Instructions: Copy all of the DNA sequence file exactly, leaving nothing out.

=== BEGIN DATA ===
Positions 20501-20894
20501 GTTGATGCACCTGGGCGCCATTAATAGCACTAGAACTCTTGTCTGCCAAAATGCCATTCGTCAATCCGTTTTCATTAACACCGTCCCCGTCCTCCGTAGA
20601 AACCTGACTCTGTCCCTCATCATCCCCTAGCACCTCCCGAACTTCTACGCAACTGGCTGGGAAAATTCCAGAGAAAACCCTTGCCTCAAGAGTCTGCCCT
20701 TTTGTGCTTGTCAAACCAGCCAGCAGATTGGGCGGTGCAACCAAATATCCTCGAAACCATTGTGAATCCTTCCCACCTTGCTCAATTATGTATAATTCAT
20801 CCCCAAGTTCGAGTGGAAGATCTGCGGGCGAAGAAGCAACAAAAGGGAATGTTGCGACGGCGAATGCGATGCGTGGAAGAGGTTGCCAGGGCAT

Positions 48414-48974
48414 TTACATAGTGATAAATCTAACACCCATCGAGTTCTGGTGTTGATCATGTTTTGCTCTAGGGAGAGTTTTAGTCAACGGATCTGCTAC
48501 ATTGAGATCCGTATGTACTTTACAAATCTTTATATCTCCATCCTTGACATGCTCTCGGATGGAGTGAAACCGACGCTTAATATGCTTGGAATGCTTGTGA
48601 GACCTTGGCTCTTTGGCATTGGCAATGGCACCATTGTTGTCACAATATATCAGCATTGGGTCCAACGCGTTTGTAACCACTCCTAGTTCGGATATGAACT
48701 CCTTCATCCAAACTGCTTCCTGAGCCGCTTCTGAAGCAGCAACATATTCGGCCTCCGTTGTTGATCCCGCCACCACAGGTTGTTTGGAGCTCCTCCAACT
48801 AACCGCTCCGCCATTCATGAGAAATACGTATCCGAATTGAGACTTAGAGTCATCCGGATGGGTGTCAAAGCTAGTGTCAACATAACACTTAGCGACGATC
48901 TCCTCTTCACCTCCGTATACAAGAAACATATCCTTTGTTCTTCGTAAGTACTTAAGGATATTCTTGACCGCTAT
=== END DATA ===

Positions 20501-20894
20501 GTTGATGCACCTGGGCGCCATTAATAGCACTAGAACTCTTGTCTGCCAAAATGCCATTCGTCAATCCGTTTTCATTAACACCGTCCCCGTCCTCCGTAGA
20601 AACCTGACTCTGTCCCTCATCATCCCCTAGCACCTCCCGAACTTCTACGCAACTGGCTGGGAAAATTCCAGAGAAAACCCTTGCCTCAAGAGTCTGCCCT
20701 TTTGTGCTTGTCAAACCAGCCAGCAGATTGGGCGGTGCAACCAAATATCCTCGAAACCATTGTGAATCCTTCCCACCTTGCTCAATTATGTATAATTCAT
20801 CCCCAAGTTCGAGTGGAAGATCTGCGGGCGAAGAAGCAACAAAAGGGAATGTTGCGACGGCGAATGCGATGCGTGGAAGAGGTTGCCAGGGCAT

Positions 48414-48974
48414 TTACATAGTGATAAATCTAACACCCATCGAGTTCTGGTGTTGATCATGTTTTGCTCTAGGGAGAGTTTTAGTCAACGGATCTGCTAC
48501 ATTGAGATCCGTATGTACTTTACAAATCTTTATATCTCCATCCTTGACATGCTCTCGGATGGAGTGAAACCGACGCTTAATATGCTTGGAATGCTTGTGA
48601 GACCTTGGCTCTTTGGCATTGGCAATGGCACCATTGTTGTCACAATATATCAGCATTGGGTCCAACGCGTTTGTAACCACTCCTAGTTCGGATATGAACT
48701 CCTTCATCCAAACTGCTTCCTGAGCCGCTTCTGAAGCAGCAACATATTCGGCCTCCGTTGTTGATCCCGCCACCACAGGTTGTTTGGAGCTCCTCCAACT
48801 AACCGCTCCGCCATTCATGAGAAATACGTATCCGAATTGAGACTTAGAGTCATCCGGATGGGTGTCAAAGCTAGTGTCAACATAACACTTAGCGACGATC
48901 TCCTCTTCACCTCCGTATACAAGAAACATATCCTTTGTTCTTCGTAAGTACTTAAGGATATTCTTGACCGCTAT